This was the most challenging job of my tunnelling career. The Second Mersey Road Tunnel comprised twin highway tunnels 9.6m in diameter and 2.29km in length, to link Liverpool with Wallasey. I was project manager, employed by the same contractor - Edmund Nuttall - which had built the original Mersey tunnel opened in 1934, which still represents a major feat of engineering.
Several innovative design features and construction methods were adopted for the second road crossing. Not least was the flexible cross-jointed 300mm thick steel faced segmental lining. The 1.2m long segments weighed 4.5t and were the largest ever cast.
The Second Mersey Tunnel pushed the frontiers of knowledge and was completed to budget and on time, but its execution represented a huge ordeal in terms of water, construction and labour problems.
Heavily fissured, the Bunter sandstone permitted more than 14M litres/day to enter each pilot tunnel. The soft rock, reduced to 75% sand by the Robbins unshielded tunnel boring machine (the largest ever built at the time) combined with the water to produce a thick, abrasive slurry.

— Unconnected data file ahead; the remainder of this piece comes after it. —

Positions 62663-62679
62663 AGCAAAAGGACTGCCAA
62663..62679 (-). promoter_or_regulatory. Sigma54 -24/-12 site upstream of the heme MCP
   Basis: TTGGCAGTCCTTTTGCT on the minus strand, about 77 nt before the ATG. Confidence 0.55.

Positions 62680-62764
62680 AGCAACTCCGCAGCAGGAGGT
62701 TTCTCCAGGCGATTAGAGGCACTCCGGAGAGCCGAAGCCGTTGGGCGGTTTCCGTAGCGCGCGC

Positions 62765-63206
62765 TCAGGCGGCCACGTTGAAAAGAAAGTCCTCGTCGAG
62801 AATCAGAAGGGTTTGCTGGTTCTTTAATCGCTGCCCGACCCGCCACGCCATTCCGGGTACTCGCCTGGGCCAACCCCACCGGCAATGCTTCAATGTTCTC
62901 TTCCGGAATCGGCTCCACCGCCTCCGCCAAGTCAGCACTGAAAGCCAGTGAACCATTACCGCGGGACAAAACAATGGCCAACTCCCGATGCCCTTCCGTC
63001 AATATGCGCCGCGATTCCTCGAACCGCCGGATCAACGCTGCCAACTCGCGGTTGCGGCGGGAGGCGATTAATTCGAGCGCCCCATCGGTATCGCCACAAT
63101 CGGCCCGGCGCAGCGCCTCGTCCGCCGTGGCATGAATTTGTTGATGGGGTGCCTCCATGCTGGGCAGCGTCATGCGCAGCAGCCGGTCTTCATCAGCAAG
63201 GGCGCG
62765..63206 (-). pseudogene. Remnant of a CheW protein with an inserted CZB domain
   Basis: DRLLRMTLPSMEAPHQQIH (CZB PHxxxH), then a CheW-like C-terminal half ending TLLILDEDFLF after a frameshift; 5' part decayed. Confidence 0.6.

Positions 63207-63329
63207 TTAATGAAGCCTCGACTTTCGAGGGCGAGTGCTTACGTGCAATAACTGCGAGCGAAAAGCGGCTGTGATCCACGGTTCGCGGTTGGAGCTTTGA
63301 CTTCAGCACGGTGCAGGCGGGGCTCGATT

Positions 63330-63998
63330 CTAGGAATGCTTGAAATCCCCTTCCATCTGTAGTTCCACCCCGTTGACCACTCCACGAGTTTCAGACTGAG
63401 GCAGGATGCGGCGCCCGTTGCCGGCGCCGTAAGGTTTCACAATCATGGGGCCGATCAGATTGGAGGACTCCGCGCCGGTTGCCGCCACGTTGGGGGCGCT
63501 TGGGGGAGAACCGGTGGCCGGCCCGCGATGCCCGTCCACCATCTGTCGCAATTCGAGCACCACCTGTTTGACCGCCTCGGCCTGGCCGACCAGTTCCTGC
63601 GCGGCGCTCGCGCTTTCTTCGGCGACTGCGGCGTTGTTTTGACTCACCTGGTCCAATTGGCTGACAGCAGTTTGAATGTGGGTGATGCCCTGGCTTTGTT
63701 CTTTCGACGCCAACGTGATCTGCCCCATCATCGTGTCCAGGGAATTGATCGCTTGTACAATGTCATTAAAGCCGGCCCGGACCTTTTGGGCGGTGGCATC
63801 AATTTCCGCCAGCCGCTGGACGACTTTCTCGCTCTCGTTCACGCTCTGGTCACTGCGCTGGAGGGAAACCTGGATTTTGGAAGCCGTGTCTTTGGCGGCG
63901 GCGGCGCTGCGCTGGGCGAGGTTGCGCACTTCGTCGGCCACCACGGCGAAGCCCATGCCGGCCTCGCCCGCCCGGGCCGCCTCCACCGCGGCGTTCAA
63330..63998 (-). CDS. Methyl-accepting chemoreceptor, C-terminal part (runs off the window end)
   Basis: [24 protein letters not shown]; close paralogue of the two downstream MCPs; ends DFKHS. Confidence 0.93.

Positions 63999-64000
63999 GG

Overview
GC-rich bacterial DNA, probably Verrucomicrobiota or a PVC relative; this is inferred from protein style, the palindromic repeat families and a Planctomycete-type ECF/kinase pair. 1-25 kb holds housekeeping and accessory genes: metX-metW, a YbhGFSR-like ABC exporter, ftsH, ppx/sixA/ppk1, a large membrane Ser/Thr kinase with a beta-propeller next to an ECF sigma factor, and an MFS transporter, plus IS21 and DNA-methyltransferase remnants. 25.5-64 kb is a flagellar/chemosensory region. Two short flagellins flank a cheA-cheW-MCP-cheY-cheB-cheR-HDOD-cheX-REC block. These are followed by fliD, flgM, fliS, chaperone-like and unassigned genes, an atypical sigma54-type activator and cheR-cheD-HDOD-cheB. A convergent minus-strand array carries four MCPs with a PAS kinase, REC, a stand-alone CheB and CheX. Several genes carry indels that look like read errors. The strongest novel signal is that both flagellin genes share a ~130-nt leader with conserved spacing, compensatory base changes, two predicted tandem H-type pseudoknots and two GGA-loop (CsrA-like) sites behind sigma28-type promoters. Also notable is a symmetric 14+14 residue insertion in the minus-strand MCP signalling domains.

The overspill from the cutter head played havoc with all the hydraulic and electrical systems. Eventually, the punishing conditions proved too extreme for the labyrinth seals to the thrust bearing which became unserviceable and had to be replaced in each drive.
This was the first time such a tricky operation had been attempted underground. The bearing was 4.5m in diameter and weighed over 6t. The work involved separating the 90t cutter head from the main body and opening a large cavity close to the riverbed in pouring water to provide access.
A major geological fault encountered in each drive had to be bridged, above and ahead of the TBM. The operation was carried out in the same arduous conditions and delayed the drive by seven weeks.
The contract was among the largest in the country at that time and was conducted at the height of industrial unrest in the UK. Merseyside was a notoriously difficult area in which to work. The job attracted the worst and most disruptive Trotskyist elements to three of the unions on site, and managing the works became a nightmare of constant strikes, endless union meetings, broken agreements and serious plant sabotage.